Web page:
As our coordinator began speaking with those present, even without the occasional translations between questions and answers it was clear to all of us that these people, after years of harassment and vile attacks, were understandably afraid. However, one woman, who had just minutes before underlined the very real risks she and her family face, decided to attempt to access her land with. This woman is Umm Khaled, and in the light of the kerosene lamp (Jeb al Theeb is denied electricity by Israel) her face sums up the modern history of Palestine: the pain of abuses suffered unjustly, the hope of living one day a life of dignity and the awareness of the need to continue to resist. Arrangements were made to meet at 7:30 the following morning.

At 7:00am we begin to climb the hill that separates us from Jeb al Theeb, and as the village came into view we saw Umm Khaled waiting to greet us. She offered us an abundant breakfast, followed by a visit to the tiny village preschool and then we started out toward the olive trees. Trailing behind us was an elderly man who had been brutally attacked by the settlers two years ago. He did not speak, but his smile indicated his approval of our presence. Along the short walk to Umm Khaled’s olive trees, the scene is dominated by the Israeli fertilizer plant built next to the village, together with its stench. A shame, for if it weren’t for the plant and the settlements the view on this autumn day would be breathtaking. 

As we reached the olive trees, our worst suspicions were confirmed: the settlers, after having denied her access to her own land, had stolen most of Umm Khaled’s olives. Not to be discouraged, we set about our work and after a couple of hours we had almost finished harvesting the few remaining olives, approximately 15 kg. Just then a settler, who had by now become a loathsome yet familiar face, arrived on the scene with his white pick-up truck, observing us from a distance, his machine gun slung over his shoulder. After a few minutes, as we continued to pick olives, he pulled out his phone and called a certain Ariel. At this point, mindful of previous experiences, we expected the arrival of IDF soldiers, who fortunately did not appear.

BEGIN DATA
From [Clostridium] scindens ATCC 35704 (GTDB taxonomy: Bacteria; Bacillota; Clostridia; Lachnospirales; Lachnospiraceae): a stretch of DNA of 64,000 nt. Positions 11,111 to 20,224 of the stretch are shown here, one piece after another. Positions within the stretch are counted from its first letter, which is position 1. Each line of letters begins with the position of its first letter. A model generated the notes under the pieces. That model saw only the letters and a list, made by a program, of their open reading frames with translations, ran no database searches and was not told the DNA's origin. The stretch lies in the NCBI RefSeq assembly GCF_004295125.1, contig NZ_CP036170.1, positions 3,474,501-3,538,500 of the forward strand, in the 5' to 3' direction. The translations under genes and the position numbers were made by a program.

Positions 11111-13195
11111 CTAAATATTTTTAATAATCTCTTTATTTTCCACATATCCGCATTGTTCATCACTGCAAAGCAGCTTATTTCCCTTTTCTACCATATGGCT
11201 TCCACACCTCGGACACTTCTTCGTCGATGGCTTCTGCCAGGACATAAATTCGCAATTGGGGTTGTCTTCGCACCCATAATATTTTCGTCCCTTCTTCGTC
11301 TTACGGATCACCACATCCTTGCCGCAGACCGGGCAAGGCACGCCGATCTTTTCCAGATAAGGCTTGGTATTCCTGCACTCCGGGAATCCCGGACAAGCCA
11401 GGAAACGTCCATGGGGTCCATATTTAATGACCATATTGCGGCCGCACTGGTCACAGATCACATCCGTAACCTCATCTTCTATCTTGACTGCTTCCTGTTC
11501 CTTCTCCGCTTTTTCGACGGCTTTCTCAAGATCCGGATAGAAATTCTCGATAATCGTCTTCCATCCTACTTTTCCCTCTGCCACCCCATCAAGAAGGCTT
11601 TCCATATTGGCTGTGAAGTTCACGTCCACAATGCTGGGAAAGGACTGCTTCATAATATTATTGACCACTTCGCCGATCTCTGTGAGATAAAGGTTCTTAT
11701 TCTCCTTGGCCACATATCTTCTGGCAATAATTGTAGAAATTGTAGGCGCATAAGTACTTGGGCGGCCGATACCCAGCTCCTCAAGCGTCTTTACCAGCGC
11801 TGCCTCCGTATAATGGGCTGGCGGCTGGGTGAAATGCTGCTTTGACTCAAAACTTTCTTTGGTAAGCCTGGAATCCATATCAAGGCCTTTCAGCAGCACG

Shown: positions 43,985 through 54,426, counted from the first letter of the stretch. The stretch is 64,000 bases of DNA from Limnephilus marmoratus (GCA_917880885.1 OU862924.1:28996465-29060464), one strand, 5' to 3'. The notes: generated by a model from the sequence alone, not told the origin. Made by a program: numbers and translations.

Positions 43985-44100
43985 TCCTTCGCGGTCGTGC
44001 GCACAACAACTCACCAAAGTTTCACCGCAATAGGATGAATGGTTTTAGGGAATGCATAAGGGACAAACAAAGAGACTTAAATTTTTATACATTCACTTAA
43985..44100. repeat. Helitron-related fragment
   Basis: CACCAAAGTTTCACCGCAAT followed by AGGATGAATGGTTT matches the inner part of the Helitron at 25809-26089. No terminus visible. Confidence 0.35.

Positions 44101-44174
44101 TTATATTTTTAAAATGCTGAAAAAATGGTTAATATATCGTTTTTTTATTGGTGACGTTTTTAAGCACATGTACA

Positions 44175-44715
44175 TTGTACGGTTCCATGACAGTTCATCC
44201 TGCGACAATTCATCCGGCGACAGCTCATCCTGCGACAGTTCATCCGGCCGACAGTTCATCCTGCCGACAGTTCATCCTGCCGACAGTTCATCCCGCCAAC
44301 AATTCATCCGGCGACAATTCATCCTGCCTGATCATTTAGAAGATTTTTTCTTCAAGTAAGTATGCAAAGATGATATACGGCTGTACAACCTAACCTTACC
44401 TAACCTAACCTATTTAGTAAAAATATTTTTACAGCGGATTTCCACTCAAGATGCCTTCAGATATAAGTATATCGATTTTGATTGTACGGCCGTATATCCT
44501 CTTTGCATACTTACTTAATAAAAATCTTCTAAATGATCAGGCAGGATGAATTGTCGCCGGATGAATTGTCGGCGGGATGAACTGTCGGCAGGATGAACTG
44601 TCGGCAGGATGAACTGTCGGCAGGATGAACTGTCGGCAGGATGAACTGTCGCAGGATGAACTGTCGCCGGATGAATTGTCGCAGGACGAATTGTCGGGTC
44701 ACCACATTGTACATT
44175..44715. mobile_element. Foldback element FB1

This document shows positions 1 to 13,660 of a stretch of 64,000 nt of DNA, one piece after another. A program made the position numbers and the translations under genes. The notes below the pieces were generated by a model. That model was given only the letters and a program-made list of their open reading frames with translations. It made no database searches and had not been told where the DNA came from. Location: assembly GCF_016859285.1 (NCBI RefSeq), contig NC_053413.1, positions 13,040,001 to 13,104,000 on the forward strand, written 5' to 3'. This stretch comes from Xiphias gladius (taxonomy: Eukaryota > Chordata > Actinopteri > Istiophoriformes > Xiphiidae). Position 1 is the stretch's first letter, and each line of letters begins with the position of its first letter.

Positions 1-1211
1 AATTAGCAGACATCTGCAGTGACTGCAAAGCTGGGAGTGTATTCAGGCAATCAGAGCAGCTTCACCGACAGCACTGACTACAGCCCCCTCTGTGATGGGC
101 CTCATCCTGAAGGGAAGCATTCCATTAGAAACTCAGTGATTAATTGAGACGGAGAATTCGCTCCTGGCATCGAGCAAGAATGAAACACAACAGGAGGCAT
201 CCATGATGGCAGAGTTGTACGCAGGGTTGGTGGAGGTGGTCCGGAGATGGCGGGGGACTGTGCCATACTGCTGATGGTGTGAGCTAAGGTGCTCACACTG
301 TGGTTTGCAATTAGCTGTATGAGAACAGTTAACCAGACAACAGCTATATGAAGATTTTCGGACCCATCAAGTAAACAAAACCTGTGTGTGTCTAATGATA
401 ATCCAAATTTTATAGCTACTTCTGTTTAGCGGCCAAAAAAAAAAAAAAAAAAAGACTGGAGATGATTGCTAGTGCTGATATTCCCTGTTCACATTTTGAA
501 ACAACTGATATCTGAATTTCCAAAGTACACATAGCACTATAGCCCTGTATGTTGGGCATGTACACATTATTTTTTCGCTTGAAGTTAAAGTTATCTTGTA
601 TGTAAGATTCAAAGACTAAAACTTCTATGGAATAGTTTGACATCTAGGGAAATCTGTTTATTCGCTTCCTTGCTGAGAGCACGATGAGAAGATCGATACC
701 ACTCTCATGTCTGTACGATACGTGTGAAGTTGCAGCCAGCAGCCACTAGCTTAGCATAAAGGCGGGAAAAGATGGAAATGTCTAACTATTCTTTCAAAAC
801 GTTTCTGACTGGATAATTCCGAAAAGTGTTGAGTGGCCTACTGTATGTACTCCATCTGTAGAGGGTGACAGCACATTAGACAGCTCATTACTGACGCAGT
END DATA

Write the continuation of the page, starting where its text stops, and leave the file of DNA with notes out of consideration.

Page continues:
As the harvest was nearly complete, we began to make our way back to the village. The settler followed slowly behind us in his truck in a clear act of intimidation, while his accomplice, who had arrived just as we were coming down the ridge of the hill, arrogantly wove in and out of our group trying to photograph us. Not wishing to give him the satisfaction, we staged a sort of improvised ballet to dodge his camera, while Umm Khaled continued straight on her own way, head held high, without even bothering to even look at him. 

The two settlers eventually left and we entered the village where Umm Khaled demonstrated how Taboun, a typical Palestinian bread, is made. We ate lunch together and enjoyed the view. In the afternoon, a trail of colored aprons and backpacks came over the hill on the dirt road as the children returned from the school in the next village and spent the afternoon playing with us, overcoming the initial shyness of our first encounter.

As the sun descended upon the horizon, we headed back home, our hearts filled with wonderful memories of the day and in hopes that other people of this devastated village will follow the example of Umm Khaled, an extraordinary woman.


The Volunteers of the Harvesting Peace Project 

Harvesting Peace is an Italian civilian peace intervention project in Palestine to support the olive harvest and the work of Popular Struggle Coordination Committee (www.popularstruggle.org). The project is promoted by Service Civil International – Italy, Association for Peace and Un Ponte Per. Volunteers will be providing international accompaniment for four weeks in the village of Jeb al Theeb near Bethlehem, under threat by the nearby illegal settlements and settlers.



Gaza boy used as human shield: I’ll always remember
By Jared Malsin

Majid Rabah, 11, speaks in his home in Gaza City, 23 Nov. 2010. Rabah was
used as a human shield during Israel`s winter offensive on Gaza. [MaanImages]